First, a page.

Canisius Poli Sci Pundits Pose Electoral Vote Tie

November 6, 2012


President Mitt Romney and Vice President Joe Biden serving in the White House together? If you think it can’t happen, think again!

While the possibility is still extremely slim, Canisius Political Science Professors Michael V.  Haselswerdt, PhD and Kevin R. Hardwick, PhD believe there is a greater chance this election year than ever before that the presidential candidates could split the electoral votes evenly (269-269). The chance is increased because the presidential race is so tight – too close to call, most major polls show. 

“If that happens, the House of Representatives, which I believe will retain the Republican majority, will decide the president,” says Hardwick. “The Senate, which should retain the Democratic majority, will decide the vice president. That means that Joe Biden would be vice president for the next four years under President Mitt Romney. We would have the ‘Odd Couple on steroids,” he says with a laugh. 

The House has decided the president only three times in history. In 1800, it broke an electoral tie between Thomas Jefferson and Aaron Burr (Jefferson won).  In 1824 it decided a four-way race that ultimately elected John Quincy Adams. And in 1876, it decided the infamous Samuel J. Tilden/Rutherford B. Hayes race (Hayes won).  

“It’s more possible this time than it has been in a long time,” adds Haselswerdt, who says that electors have until December 17 to meet and vote in their respective states. Congress would vote on its first day back in session (On or around January 6). “To think that Congress would have to make that decision, when its approval rating is now inching into the double digits, is pretty wild.”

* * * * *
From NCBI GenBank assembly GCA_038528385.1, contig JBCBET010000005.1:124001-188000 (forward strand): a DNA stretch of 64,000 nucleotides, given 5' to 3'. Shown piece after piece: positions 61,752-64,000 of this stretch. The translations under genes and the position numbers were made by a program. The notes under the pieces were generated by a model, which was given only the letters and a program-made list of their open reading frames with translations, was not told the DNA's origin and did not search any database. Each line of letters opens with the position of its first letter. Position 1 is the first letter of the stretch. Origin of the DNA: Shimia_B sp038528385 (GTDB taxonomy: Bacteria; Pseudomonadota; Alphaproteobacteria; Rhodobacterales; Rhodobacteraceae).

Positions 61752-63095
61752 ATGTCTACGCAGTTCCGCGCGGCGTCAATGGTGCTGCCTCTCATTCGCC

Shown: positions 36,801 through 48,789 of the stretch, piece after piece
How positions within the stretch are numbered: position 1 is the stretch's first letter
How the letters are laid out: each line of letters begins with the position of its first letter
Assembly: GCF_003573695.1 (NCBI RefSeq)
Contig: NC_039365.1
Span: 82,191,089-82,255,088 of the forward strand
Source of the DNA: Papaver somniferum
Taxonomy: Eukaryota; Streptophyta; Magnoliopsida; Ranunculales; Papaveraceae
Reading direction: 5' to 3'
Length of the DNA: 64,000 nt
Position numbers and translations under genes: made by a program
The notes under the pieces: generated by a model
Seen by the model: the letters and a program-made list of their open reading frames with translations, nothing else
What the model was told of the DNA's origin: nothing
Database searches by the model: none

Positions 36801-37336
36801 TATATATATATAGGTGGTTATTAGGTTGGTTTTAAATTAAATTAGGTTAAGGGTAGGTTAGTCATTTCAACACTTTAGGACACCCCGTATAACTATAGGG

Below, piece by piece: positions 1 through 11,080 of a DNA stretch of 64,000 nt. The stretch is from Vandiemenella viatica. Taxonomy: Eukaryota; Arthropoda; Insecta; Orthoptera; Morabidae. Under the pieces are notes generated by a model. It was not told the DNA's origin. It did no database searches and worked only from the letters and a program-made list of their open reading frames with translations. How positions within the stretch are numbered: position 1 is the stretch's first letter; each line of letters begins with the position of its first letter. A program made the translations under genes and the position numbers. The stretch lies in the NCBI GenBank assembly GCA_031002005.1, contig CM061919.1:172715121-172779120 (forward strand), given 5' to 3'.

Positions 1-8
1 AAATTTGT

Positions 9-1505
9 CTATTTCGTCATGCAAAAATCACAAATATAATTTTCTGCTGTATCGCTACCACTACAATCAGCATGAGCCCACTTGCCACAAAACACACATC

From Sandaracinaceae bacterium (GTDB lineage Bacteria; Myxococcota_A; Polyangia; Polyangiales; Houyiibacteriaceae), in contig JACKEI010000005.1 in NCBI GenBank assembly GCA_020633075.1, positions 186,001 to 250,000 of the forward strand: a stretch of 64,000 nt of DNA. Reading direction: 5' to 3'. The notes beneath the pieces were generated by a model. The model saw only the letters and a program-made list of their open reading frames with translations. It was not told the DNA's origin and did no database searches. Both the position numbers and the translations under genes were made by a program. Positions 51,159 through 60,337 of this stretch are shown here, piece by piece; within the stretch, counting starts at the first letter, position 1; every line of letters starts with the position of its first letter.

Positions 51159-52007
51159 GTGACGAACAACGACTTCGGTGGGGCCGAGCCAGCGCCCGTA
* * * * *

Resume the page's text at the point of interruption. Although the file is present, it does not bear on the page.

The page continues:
However, the more likely scenario, Hardwick forecasts, is that Romney will garner the majority of the popular votes but Obama will take the edge in electoral votes and be re-elected to his second term.   

While Hardwick (a Republican) and Haselswerdt (a Democrat), come from opposite sides of the political spectrum, they tend to agree on what the outcome of the presidential race will be, as well as several races key to Western New Yorkers.

Among them is that for the newly drawn 27th Congressional District of New York State. Incumbent Democrat Kathy Hochul faces Republican challenger Chris Collins. The NY-27th now includes parts of Erie, Ontario, Monroe, and Niagara Counties, as well as all of Wyoming, Genesee, Orleans and Livingston Counties.

“People look at Hochul/Collins race, they see all the ads, and they think ‘oh it’s just so negative.’ In reality, it’s good for Erie Country because we have money coming from all over the country,” says Hardwick. “We can’t play in the presidential race but by God we are going to play in the House. There are some local ad execs driving around town in Ferraris.” 

Hardwick and Haselswerdt say that Hochul has campaigned hard and has the “likability” factor but both predict victory for Collins. “I can’t believe the race is as close as the polls say it is,” says Haselswerdt. 

Haselswerdt and Hardwick say New York State Senator Mark Grisanti (R) will “cruise” to victory over challengers Michael L. Amodeo (Democrat) and Chuck Swanick (Conservative). “With his running mate, Andrew Cuomo!” laughs Haselswerdt, referring to Grisanti campaign ads that show him alongside the New York State Governor.

Hardwick says a race that Western New Yorkers pay little attention to – but should – is that for Erie County comptroller. Republican Stephan Mychajliw, a former television reporter and public relations professional, is challenging the appointed Democratic incumbent, David J. Shenk.

“I think Mychajliw will win,” he says. “He has worked for it and it would be good for Republicans and good for the county executive.”

“I haven’t seen any data on that,” responds Haselswerdt. “And neither one of them knows anything about money!” But he agrees that name recognition, which Mychajliw has, will favor him in the election.

One thing that favors all Democratic candidates (in New York State) this year is that it is a presidential election year, say Hardwick and Haselswerdt, so voter turnout will be high. And will we have President Mitt Romney and Vice President Joe Biden in the White House? Stay tuned.